Online sales shift the paradigm for painter Teil Duncan

Fine Art Goes Indie

If you want to see Teil Duncan’s paintings, don’t bother looking in any Charleston galleries. You’ll have to call her up or shoot her an email and make an appointment to stop by her Redux studio to see what she’s been working on. Or you could just head online, where she sells most of her work. Her bright, bold paintings owe a debt to both the impressionists and the abstract expressionists — her scenes are filled with people depicted in angular brushstrokes in a rainbow of colors.

Because she’s not currently represented by a gallery, Duncan doesn’t get the kind of attention some local artists do, but she’s plenty busy. By choosing not to hand over 50 percent of the profits from her work to a gallery (a pretty standard rate), she’s taken the business end of the art world into her own hands, in effect expanding her reach worldwide.

Duncan is fairly new to this game, but she’s playing it well. She’s been artistic all of her life. She majored in art at Auburn University, and made money on the side by painting commissions after moving to Charleston. But she didn’t realize she could make a career out of it until she discovered local abstract painter Sally King Benedict.

“I had kind of given up on being an artist as a career,” Duncan says. “I didn’t think it was possible in this economy. But then I saw her just killing it, and I just quit everything, quit all my jobs and decided to put all my eggs in that basket. I joined Redux and started painting full-time.” That was two years ago this month.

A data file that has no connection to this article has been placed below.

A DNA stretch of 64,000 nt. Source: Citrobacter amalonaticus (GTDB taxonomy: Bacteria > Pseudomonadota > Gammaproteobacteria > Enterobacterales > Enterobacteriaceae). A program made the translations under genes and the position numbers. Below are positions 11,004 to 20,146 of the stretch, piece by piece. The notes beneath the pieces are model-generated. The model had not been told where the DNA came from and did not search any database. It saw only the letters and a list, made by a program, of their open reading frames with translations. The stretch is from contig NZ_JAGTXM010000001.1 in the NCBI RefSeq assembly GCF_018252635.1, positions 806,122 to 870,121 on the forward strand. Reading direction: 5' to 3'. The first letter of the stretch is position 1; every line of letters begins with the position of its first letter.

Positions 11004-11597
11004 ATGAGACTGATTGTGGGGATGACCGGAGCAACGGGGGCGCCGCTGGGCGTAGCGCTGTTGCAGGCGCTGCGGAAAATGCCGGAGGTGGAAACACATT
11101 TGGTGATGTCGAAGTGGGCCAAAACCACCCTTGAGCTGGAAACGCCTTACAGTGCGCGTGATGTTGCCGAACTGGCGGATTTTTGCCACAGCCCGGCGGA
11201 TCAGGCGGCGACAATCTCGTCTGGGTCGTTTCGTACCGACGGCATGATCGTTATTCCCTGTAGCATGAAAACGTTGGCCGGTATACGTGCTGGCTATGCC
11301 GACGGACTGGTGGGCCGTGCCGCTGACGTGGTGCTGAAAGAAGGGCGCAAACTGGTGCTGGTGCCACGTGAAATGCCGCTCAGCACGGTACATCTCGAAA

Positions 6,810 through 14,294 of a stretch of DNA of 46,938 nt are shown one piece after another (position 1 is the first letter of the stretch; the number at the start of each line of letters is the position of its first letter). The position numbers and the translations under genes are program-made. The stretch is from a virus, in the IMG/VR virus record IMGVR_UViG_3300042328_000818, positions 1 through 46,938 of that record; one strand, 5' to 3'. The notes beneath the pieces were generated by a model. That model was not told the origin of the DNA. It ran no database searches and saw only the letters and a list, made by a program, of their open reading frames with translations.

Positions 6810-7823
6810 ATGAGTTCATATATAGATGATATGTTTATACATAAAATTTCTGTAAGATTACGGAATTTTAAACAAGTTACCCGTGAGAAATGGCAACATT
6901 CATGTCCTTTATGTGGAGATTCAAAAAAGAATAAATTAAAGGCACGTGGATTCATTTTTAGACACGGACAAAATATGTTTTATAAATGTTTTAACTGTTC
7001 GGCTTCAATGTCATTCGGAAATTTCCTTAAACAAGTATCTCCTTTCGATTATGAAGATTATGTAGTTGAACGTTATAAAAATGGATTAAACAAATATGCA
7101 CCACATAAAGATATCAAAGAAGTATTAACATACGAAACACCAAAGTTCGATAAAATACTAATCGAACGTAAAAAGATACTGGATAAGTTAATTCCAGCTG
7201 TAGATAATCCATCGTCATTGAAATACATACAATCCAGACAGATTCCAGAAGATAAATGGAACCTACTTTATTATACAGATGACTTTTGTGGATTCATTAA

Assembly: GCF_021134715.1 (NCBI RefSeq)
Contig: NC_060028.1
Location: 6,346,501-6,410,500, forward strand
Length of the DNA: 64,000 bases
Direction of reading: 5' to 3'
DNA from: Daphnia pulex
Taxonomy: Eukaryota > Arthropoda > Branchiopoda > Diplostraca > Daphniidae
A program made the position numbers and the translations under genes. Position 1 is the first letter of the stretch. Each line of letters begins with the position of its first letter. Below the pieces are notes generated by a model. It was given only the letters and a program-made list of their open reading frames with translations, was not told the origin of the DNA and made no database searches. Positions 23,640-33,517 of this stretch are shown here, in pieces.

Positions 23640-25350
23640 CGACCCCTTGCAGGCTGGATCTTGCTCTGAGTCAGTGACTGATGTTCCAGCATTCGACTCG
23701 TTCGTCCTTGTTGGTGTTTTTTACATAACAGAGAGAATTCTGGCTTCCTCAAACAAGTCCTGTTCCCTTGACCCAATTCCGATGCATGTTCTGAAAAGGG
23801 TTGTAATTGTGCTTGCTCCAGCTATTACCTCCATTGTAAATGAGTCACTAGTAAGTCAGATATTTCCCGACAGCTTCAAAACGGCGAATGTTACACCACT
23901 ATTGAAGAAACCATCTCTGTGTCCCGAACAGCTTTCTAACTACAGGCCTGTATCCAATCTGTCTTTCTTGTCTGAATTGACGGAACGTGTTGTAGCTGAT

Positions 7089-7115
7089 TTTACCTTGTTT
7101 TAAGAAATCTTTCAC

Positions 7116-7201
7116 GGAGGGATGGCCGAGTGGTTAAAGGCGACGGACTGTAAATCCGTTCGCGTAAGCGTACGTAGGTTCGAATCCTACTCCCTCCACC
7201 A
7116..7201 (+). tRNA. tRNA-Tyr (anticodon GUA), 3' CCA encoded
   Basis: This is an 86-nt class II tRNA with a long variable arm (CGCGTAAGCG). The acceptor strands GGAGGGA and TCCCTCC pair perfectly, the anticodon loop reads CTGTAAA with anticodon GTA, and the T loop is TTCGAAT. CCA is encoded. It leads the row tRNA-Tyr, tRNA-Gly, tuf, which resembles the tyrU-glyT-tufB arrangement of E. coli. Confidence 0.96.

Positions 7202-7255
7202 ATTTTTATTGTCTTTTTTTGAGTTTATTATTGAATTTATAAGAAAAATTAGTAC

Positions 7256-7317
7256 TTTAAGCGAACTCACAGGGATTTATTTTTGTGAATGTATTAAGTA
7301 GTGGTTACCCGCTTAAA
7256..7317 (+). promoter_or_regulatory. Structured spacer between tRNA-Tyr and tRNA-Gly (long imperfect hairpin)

Duncan tried going the gallery route for about a year, but soon got frustrated. “It went really well, but the pace of it was kind of slow,” she says. “I don’t want to bash the galleries, because I’m grateful for that experience, but when you have to up your prices, and they’re only exposed to like 30 people a day, the chance of one out of 30 people spending a couple thousand dollars on a painting is kind of slim.”

Looking for a more sustainable model and inspired by fellow Redux artist Lulie Wallace, Duncan took her work online and opened a shop on Big Cartel. She’s only been selling online since March but already sounds like a pro.

“If you have a product that’s affordable, and it’s not thousands and thousands of dollars, and you get traffic of hundreds of people looking at your work each day, then the chances of selling a $300-$500 painting are pretty good,” she says.

But how does one attract that all-important traffic? It’s simple enough for Duncan, who emails her favorite bloggers when she finishes a new body of work. “A handful of them will feature me on their blog, and once that happens, it sends all the traffic to my website, and I can sell up to 30 paintings in a day.”

Because of the higher demand, Duncan switched from oils to water-based paint so she could produce work more quickly and cheaply. There’ve been other benefits to working with water-based paint as well. “With the water-based paint, I feel like I’ve been able to learn so much more about color. It dries so quickly, within seconds, that if the color’s not working, I can paint right over it. With oil paints, if it’s not working, I have to wait like five days. It’ll be interesting to see the process switching back to oils.” She’ll reserve the oil paintings for any galleries she might work with in the future, if she can find the right fit.

These days Duncan tends to work in series, and her most recent one focuses on vibrant, abstract beach and pool scenes. She snaps photos on her iPhone when she’s out and about, then uses those photos to inspire a painting. She eventually abandons the photo altogether, abstracting the image and bringing in her own color palette.

“Whenever I’m sitting on the beach or in the park or really any public area where there are people interacting, there’s something about it that intrigues me,” Duncan says. “When I look down the beach and see all these colorful bathing suits, towels, umbrellas, bags, it’s very visually stimulating for me.”

Find out more about Teil Duncan and see her available work at She’s open to visitors at her Redux studio by appointment.

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